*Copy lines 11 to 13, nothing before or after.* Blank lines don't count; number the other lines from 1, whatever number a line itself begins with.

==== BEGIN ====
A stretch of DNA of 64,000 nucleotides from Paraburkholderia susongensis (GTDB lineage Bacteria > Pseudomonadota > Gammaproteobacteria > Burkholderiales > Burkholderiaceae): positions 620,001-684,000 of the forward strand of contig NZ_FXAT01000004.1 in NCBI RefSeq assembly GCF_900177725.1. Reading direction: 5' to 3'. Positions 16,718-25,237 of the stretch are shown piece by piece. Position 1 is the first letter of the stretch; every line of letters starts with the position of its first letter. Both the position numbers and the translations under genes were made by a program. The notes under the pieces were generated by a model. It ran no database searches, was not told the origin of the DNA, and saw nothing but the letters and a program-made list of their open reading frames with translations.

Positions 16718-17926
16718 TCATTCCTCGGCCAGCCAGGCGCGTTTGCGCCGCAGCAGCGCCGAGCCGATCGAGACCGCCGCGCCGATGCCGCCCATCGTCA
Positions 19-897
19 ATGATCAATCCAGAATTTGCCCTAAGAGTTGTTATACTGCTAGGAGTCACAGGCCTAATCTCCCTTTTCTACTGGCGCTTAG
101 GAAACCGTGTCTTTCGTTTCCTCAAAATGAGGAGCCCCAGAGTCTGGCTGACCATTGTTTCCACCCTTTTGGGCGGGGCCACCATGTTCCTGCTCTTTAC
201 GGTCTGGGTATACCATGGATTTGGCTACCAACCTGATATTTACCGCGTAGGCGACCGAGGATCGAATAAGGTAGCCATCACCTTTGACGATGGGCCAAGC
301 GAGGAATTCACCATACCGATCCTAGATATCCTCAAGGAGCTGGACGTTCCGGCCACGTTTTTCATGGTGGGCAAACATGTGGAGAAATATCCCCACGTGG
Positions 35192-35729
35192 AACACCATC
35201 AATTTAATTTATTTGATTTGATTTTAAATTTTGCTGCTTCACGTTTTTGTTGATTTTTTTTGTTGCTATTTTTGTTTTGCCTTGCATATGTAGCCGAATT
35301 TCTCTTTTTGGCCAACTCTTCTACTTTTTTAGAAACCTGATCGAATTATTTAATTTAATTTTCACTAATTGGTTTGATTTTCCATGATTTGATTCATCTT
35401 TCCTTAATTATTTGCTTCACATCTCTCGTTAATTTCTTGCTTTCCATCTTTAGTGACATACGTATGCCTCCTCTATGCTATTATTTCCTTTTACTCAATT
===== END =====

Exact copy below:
35201 AATTTAATTTATTTGATTTGATTTTAAATTTTGCTGCTTCACGTTTTTGTTGATTTTTTTTGTTGCTATTTTTGTTTTGCCTTGCATATGTAGCCGAATT
35301 TCTCTTTTTGGCCAACTCTTCTACTTTTTTAGAAACCTGATCGAATTATTTAATTTAATTTTCACTAATTGGTTTGATTTTCCATGATTTGATTCATCTT
35401 TCCTTAATTATTTGCTTCACATCTCTCGTTAATTTCTTGCTTTCCATCTTTAGTGACATACGTATGCCTCCTCTATGCTATTATTTCCTTTTACTCAATT